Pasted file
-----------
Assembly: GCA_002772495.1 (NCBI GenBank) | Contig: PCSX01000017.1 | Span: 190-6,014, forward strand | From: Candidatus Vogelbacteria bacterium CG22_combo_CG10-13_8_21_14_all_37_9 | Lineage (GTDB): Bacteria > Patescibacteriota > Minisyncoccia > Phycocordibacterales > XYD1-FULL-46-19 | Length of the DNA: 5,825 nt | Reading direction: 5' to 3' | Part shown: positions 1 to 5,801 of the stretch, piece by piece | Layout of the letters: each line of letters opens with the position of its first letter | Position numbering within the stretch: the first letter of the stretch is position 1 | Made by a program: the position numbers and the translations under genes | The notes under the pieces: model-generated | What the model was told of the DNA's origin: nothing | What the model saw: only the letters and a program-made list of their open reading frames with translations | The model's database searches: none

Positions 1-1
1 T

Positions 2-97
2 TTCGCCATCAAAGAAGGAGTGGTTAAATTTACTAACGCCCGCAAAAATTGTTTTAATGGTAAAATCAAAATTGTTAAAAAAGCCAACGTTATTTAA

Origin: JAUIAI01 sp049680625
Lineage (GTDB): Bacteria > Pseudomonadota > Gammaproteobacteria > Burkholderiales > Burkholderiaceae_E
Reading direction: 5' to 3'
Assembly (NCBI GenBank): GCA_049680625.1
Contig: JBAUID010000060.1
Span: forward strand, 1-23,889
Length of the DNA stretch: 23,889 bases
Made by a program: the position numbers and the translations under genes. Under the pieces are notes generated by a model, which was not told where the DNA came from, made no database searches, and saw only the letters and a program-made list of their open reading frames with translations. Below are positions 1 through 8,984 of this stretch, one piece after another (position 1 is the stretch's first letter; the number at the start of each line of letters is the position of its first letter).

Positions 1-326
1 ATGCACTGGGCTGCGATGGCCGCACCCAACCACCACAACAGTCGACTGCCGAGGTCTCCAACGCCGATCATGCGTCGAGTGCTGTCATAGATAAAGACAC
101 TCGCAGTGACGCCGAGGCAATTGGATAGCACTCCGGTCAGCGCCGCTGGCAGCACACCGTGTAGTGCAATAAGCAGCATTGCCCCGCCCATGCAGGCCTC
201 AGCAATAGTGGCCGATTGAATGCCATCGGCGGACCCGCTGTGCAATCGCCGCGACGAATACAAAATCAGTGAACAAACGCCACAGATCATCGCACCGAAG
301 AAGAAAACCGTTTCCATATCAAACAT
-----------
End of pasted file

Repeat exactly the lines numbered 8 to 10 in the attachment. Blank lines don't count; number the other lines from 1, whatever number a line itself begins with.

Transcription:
Reading direction: 5' to 3'
Assembly (NCBI GenBank): GCA_049680625.1
Contig: JBAUID010000060.1